Homeless Set Up Camp Outside Volusia County Building
The lawn in front of Volusia County’s administration building in Daytona Beach is covered with blankets, cots, and nearly ninety homeless men and women. They have settled there from Deland, Port Orange, and Daytona. The small area for them is one of the last safe places open for them to sleep. But for government officials, it’s a wake-up call that the county’s homelessness problem has reached its peak. 90.7’s Renata Sago went to the camp and filed this report.
They lie sideways on cots covered with knit blankets and black trash bags filled with everything they own. Some carry paper bowls of spaghetti served by Salvation Army workers out of a food truck parked nearby.
The count for the day is 87. That’s how many people are camped outside Volusia County’s administration building in Daytona’s busy downtown. Joshua Lennox has been here for three weeks.
“When I first came here, there was only seven,” he says.
Lennox, his girlfriend, and their dog settled here after not finding a shelter that would take in pets and being kicked out of the places they’d usually sleep.
“We used to be allowed on the beach side. They said you could go on the park benches as long as it was night time. Now they took all the park benches up, so now we have nowhere over there. We had the City Island Park and they shut that down. And a lot of us didn’t choose this, I mean things happen, and that’s why we’re out here.”
Liam Sweeney has seen the number of people grow at the camp, from just a handful.
“We’ve got a mixture of people that are coming down here. They were under the impression that this was a safe zone. That they were allowed to stay here. I don’t know if it’s allowed. But it’s not being ignored.”
Sweeney is the homeless veteran outreach coordinator for the Salvation Army. He serves food every day. But he and his team do assessments to figure out where to place many of the people camped out. Some need permanent housing. Others, mental health treatment.
“We’re trying to help everybody,” he adds.
And while Sweeney is filling bowls of food and checking off assessment sheets, government officials are in the midst of a debate over how to address the homeless camp. A county councilman has proposed turning property near the administration center into a temporary homeless safe zone. Meanwhile, Daytona Beach city council members have agreed to allow the Salvation Army nearby to convert its gym into a 46-bed temporary shelter. It’s still unclear where the rest of the homeless will go.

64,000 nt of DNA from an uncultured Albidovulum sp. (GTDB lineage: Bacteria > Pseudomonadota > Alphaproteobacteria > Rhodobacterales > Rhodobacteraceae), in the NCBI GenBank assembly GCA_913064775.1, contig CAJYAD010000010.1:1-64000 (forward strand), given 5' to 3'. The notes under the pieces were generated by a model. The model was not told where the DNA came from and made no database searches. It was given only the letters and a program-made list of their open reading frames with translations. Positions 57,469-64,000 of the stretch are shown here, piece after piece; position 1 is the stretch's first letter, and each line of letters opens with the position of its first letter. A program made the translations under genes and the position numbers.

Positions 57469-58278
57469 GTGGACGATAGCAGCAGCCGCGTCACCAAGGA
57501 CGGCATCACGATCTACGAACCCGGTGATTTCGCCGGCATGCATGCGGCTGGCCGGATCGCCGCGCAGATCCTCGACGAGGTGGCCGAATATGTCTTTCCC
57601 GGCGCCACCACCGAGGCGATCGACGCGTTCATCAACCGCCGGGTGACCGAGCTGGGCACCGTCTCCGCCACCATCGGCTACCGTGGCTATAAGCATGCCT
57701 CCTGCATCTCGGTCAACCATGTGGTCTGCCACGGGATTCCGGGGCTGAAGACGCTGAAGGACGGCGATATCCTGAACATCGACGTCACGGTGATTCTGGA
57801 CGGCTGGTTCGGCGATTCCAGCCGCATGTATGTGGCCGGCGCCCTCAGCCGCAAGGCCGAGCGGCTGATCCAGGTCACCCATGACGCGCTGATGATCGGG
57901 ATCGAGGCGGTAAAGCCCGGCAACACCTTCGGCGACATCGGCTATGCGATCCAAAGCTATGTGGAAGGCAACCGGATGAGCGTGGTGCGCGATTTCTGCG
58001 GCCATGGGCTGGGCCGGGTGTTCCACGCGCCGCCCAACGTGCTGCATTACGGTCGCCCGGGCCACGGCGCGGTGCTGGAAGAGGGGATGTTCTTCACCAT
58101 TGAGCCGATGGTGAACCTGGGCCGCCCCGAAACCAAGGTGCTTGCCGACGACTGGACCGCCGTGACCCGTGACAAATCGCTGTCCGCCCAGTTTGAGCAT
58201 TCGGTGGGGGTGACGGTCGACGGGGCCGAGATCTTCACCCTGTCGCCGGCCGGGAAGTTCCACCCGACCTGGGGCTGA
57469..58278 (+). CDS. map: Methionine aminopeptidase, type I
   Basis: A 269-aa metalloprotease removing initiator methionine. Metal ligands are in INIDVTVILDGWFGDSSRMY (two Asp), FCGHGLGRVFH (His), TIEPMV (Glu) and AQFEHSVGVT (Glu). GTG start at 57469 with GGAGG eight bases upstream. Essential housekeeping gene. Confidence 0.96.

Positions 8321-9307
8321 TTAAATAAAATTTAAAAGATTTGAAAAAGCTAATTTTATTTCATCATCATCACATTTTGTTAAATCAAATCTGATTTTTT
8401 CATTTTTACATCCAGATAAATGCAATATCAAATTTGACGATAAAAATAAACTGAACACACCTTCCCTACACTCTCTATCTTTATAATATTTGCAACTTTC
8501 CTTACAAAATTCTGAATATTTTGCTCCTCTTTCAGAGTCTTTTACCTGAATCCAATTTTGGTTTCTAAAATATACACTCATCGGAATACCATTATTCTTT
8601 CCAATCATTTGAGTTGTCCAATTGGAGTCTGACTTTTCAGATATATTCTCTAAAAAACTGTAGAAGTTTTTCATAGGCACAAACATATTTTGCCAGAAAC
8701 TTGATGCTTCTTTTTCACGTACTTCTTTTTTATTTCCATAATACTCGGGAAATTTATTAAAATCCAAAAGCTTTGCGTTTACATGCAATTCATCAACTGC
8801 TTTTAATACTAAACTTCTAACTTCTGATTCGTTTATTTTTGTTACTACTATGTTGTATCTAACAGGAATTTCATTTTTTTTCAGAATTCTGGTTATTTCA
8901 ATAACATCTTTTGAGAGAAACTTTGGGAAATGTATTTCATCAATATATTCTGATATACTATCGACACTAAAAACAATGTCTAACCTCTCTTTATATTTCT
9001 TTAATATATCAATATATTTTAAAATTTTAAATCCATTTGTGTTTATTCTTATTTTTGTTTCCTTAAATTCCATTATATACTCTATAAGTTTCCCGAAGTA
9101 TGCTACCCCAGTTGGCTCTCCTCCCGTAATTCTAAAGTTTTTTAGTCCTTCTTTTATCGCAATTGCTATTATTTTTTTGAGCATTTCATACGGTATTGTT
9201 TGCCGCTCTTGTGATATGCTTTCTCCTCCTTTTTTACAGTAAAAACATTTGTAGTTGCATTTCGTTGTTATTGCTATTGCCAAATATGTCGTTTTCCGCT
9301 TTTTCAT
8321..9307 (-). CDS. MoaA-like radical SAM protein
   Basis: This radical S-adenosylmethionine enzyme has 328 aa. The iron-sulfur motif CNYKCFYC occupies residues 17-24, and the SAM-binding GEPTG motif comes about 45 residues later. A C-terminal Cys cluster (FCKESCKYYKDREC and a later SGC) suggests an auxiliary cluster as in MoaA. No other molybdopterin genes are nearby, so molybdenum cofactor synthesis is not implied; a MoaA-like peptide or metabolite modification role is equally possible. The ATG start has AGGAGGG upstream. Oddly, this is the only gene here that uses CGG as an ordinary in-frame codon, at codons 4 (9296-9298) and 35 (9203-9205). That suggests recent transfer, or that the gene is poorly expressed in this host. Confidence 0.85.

“Many cities feel like it’s the county’s responsibility,” says Carrie Rosolino. “The county says, ‘No, the cities need to pitch in and help.”
Rosolino is part of a coalition of churches called Fighting Against Injustice Toward Harmony, FAITH. The group has been working for four years to get the government to tackle the county’s homelessness.
“Because we can’t get people to work together. We’re leaving people out in the cold. Literally. Out in the cold,” says Rosolino.
While the homeless camp has government officials talking more about emergency shelters, FAITH is proposing a long-term solution: a 250-bed facility called Volusia Safe Harbor. It’d be a center for housing services, mental health treatment, and career counseling.
“Where our county seat is in Deland, you might get some services there, but then you might find the veterans office here in Daytona beach and for the homeless here, the transportation to and from those services is an impediment to receiving those services,” she adds.
The county has pledged 4 million dollars for the project. But where and when it’ll open is as uncertain as where the members of the homeless camp will go.
“Everybody has a not in my backyard kind of idea. Everybody has a ‘No, we don’t want a homeless shelter in downtown Daytona Beach. We don’t want a homeless shelter in any part of our town.”
Back at the homeless camp, Joshua Lennox paces back and forth past the long line of people wrapped around the county building. He imagines a life outside of the camp in Daytona Beach. Then he imagines the possibility of a place to sleep indoors for a change. He’s happy to see people in the community drop off food and blankets. And council members pledge their support. But that’s not a place to sleep.
“Build us a facility that we can live in,” he says. “Help us out. Take us in and give us what we need to get on our feet. You ain’t gotta keep us there forever, but give us a chance to fix our lives.”
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